Among the parasitic wasp clan are groups that utilize caterpillars, beetles, flies, scales, and other insects as hosts, as well as the specialized subfamily Aphidiinae, consisting of aphid parasites. There are approximately 114 Aphidiinae wasp species across North America, most of them measuring a mere 0.1 inch (2.5 millimeters)—certainly small enough to maneuver their way around a colony of tiny aphids.
Aphidiinae wasps are surprisingly common. Evidence of their work is easy to spot if you look closely at an aphid colony. An adult wasp attacks an aphid host by puncturing its “skin” and laying a single egg inside. The wasp larva hatches soon after and proceeds to excavate and consume the aphid from within, leaving only a swollen, brown exoskeleton behind. These bulbous parasitized aphid remains are commonly called aphid mummies, and their presence is a clear indication of a healthy population of Aphidiinae wasps. Once the wasp larva has matured within its aphid host, the adult wasp chews a circular hole in the mummy’s back, crawls out, and flies off.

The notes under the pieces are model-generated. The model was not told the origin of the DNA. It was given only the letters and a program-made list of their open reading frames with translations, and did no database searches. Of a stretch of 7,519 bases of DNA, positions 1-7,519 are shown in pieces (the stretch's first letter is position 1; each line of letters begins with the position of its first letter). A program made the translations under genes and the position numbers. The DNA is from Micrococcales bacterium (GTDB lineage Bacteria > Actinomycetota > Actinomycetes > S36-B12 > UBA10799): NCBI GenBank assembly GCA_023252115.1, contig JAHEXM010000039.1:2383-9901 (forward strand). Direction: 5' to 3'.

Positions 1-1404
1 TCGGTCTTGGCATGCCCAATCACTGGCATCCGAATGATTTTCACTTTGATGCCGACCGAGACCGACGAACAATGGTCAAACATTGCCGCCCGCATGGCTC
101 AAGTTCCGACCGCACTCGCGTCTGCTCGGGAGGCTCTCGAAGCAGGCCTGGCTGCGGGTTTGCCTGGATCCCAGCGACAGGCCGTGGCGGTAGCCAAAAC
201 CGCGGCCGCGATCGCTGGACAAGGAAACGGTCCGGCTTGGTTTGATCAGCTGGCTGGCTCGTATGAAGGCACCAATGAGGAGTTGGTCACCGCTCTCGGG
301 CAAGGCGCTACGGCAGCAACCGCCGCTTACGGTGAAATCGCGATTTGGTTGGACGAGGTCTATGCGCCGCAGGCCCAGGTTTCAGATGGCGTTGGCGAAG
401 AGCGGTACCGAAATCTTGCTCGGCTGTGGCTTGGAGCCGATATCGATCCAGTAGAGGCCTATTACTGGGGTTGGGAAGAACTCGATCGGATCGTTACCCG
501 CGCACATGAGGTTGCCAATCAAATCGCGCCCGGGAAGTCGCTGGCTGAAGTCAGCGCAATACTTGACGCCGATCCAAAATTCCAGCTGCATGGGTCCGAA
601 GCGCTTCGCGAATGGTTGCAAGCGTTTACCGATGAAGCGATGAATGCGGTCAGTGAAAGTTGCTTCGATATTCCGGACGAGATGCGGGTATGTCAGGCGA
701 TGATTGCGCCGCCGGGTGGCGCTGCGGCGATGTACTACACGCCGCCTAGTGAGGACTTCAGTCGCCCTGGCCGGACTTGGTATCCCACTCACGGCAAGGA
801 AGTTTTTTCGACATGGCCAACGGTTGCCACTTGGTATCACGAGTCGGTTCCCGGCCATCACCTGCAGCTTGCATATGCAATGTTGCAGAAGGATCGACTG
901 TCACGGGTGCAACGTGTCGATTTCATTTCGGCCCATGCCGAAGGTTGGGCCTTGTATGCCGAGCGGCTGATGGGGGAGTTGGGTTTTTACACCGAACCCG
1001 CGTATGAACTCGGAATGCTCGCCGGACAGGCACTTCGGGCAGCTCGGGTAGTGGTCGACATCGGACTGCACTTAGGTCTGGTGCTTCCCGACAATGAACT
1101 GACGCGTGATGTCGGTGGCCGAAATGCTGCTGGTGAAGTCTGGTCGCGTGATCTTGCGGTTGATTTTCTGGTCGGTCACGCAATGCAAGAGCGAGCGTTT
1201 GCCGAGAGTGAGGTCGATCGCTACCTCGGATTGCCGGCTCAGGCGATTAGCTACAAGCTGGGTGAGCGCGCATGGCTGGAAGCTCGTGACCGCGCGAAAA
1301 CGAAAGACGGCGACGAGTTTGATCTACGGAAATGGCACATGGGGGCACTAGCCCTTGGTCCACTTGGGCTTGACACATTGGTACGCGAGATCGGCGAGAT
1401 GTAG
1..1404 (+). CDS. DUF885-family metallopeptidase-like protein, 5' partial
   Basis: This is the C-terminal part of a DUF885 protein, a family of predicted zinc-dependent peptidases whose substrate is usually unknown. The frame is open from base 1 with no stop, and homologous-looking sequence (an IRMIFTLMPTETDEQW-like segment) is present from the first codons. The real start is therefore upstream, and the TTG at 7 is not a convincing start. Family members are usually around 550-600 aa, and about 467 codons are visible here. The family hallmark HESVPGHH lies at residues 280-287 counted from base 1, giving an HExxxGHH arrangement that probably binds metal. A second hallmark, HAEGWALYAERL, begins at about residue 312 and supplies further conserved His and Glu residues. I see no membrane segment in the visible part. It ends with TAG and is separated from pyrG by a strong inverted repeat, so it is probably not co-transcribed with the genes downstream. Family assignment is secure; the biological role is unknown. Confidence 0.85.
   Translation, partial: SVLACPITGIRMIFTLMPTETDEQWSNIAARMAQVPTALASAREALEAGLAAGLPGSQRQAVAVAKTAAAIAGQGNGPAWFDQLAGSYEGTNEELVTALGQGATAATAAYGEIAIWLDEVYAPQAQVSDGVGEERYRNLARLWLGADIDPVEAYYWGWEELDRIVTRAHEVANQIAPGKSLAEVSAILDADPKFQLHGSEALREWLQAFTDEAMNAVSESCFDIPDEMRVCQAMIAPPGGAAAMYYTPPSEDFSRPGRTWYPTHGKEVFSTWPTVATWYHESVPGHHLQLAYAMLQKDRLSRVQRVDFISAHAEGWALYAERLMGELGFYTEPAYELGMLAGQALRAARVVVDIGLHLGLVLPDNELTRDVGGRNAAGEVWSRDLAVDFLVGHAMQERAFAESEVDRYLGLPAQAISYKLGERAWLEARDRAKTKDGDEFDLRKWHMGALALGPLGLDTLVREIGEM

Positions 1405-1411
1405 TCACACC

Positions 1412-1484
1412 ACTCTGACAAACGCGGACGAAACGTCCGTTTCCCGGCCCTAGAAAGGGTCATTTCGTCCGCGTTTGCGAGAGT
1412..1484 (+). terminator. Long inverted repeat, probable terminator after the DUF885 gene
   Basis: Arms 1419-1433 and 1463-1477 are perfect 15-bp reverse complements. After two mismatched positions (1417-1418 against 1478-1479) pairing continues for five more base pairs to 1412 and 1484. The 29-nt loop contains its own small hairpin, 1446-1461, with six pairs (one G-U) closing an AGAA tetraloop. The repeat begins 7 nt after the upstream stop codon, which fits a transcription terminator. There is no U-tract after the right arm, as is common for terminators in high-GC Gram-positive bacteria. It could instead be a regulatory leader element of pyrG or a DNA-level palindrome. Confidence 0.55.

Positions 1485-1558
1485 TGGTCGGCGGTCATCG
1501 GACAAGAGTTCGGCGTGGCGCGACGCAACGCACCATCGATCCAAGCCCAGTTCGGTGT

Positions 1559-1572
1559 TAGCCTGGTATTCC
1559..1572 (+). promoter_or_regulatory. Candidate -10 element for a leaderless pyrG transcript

Adult parasitic wasps of all species require not only host insects for their young but also nectar and pollen for energy. They lack mouthparts capable of extracting nectar from tubular flowers and so require plants with shallow, exposed nectaries to feed. Members of the carrot family (Apiaceae), such as angelica, chervil, fennel, dill, and cilantro, bear umbrella-shaped clusters (umbels) of minuscule flowers that are known to attract beneficial wasps. Other plant families that are attractive to parasitic wasps include the mint family (Lamiaceae) and the aster family (Asteraceae).
The vast majority of Aphidiinae wasps are incapable of stinging humans, and since they are so very small, most gardeners aren’t even aware of their presence. Within a few weeks of noticing a new aphid colony, you’ll begin to see the parasitized mummies—unless, of course, you’ve made the mistake of wiping out the wasps with an insecticide.
Photo: Jessica Walliser